For years, sceptics have derided two neo-Marxist bromides of the new economy: 'content wants to be free' and 'your community is your content'.
They should take a hard look at the wildly popular Napster web site (www.napster.com), where both principles prevail with a vengeance ... and with ominous implications for the future security of all digital intellectual property.
Napster's site is deceptively blank: just a few plainly designed buttons and an invitation to download its ingenious software application, which lets users freely swap popular music, in the form of MP3 files, with other web surfers anywhere in the world - and without paying artists any royalties to obtain the music.
Napster has seen its loyal membership throng into the millions. A recent survey reported that three-quarters of all US college students visit Napster each month. To build its brand, piggyback-style, on this network of communal graft, the Napster site is moving quickly to roll out a full line of additional music community services.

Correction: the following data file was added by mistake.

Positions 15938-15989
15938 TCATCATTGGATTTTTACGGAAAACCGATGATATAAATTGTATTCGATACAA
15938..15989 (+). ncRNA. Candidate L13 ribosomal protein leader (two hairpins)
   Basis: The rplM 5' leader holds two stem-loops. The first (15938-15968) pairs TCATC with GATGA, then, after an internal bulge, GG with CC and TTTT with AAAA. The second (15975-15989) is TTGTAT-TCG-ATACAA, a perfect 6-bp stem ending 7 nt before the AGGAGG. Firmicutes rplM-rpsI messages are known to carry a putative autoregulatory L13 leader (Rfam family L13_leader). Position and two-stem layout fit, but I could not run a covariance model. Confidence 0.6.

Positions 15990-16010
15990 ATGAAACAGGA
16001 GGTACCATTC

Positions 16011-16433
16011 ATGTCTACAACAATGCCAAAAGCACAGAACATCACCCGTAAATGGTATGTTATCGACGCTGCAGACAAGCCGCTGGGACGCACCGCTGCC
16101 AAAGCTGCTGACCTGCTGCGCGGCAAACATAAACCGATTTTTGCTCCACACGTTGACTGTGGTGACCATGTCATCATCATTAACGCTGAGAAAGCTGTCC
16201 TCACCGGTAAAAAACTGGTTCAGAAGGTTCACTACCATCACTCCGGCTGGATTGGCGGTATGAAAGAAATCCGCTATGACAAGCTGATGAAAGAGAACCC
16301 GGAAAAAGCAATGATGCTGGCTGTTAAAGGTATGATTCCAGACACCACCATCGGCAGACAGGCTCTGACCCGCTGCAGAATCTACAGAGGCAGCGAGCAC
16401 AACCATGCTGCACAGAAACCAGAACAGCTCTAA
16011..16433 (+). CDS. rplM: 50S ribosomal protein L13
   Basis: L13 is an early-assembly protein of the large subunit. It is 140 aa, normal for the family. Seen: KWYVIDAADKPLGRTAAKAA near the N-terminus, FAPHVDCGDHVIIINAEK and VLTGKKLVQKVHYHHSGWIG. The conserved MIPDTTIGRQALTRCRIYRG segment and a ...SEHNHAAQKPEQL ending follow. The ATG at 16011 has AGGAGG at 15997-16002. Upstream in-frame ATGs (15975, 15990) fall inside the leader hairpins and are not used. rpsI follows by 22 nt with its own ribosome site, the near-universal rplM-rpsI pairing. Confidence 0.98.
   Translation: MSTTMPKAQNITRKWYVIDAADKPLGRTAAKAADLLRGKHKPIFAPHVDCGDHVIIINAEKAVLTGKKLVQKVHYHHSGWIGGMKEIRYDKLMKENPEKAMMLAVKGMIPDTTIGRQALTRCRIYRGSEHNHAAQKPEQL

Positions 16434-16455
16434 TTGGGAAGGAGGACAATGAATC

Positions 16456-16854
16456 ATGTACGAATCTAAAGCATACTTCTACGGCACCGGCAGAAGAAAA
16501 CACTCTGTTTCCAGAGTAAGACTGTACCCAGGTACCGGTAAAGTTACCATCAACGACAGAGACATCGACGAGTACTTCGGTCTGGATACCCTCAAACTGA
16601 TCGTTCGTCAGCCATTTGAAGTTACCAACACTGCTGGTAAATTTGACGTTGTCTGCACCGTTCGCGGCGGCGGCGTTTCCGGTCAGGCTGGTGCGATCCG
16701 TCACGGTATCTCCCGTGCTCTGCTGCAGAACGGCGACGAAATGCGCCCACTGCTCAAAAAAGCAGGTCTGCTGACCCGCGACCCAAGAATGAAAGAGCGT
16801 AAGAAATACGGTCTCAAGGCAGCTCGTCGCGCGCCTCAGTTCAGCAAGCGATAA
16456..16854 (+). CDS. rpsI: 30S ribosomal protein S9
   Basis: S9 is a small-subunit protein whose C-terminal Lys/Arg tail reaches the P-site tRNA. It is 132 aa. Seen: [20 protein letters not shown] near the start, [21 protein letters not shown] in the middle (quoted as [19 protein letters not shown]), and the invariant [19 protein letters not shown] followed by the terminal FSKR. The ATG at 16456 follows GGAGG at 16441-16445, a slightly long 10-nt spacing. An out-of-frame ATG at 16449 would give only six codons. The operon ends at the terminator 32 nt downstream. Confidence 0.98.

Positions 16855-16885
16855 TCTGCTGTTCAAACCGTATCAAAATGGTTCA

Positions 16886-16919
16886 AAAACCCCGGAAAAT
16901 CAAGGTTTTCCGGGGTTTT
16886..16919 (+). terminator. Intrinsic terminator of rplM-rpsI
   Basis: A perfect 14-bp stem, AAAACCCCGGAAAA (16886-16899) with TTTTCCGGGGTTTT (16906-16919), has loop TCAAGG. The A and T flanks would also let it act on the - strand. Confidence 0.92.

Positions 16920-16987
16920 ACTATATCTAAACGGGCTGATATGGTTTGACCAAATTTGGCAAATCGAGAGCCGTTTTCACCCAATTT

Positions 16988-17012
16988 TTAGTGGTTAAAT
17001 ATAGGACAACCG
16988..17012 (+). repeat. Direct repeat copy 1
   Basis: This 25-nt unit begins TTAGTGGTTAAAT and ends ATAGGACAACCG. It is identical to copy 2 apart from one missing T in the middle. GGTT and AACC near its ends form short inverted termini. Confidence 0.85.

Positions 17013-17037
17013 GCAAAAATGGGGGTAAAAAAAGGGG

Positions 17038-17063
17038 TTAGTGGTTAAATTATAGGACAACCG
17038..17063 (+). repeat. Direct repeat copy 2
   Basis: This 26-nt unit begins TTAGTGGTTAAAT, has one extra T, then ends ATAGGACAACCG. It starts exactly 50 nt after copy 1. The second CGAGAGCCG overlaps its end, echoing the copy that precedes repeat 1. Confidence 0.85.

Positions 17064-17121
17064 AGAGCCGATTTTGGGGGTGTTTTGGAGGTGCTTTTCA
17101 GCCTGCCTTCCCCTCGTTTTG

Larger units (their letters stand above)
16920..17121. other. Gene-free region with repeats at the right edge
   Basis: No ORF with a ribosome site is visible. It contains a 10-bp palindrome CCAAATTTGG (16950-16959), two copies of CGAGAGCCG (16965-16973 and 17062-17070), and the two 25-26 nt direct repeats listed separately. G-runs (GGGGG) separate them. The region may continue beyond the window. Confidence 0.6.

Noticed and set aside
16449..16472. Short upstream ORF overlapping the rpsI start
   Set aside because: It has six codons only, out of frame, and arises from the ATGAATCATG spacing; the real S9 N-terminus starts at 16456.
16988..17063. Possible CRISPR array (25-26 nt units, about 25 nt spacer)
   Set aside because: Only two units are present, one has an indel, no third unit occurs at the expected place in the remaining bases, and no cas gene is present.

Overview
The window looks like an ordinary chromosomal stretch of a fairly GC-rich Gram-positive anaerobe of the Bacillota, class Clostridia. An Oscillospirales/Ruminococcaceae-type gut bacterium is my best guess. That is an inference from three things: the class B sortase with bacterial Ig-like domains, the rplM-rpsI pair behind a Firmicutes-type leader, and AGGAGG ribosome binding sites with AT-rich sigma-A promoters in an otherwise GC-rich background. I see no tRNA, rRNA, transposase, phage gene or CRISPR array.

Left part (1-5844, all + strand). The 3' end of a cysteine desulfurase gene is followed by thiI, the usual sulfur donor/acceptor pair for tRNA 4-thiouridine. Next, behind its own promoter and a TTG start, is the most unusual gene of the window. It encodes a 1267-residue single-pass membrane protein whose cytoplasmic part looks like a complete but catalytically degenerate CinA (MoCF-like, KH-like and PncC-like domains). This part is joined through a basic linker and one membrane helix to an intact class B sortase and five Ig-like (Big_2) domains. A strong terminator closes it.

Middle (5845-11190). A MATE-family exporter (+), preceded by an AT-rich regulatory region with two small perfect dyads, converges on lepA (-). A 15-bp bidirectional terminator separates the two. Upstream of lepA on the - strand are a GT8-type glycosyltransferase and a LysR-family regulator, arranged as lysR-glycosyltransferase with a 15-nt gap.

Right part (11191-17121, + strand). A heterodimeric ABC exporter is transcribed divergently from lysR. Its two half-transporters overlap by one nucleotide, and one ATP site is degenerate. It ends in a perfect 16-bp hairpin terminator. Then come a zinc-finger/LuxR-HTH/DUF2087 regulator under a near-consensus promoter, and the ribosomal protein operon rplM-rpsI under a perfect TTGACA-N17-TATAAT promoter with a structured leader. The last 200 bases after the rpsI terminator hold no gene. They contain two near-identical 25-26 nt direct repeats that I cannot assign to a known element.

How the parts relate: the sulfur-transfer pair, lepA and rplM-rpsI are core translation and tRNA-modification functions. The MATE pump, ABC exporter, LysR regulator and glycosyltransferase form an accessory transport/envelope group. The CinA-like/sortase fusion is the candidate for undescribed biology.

The Napster phenomenon rightly alarms analysts far beyond the music biz, because its software application can be modified to allow unrestrained, and perhaps untraceable, swapping of any kind of digital content or product (eg, other software) across the web. Suddenly, shoppers have the back-door key to your store. Sleep tight.
Hunter Madsen firstname.lastname@example.org.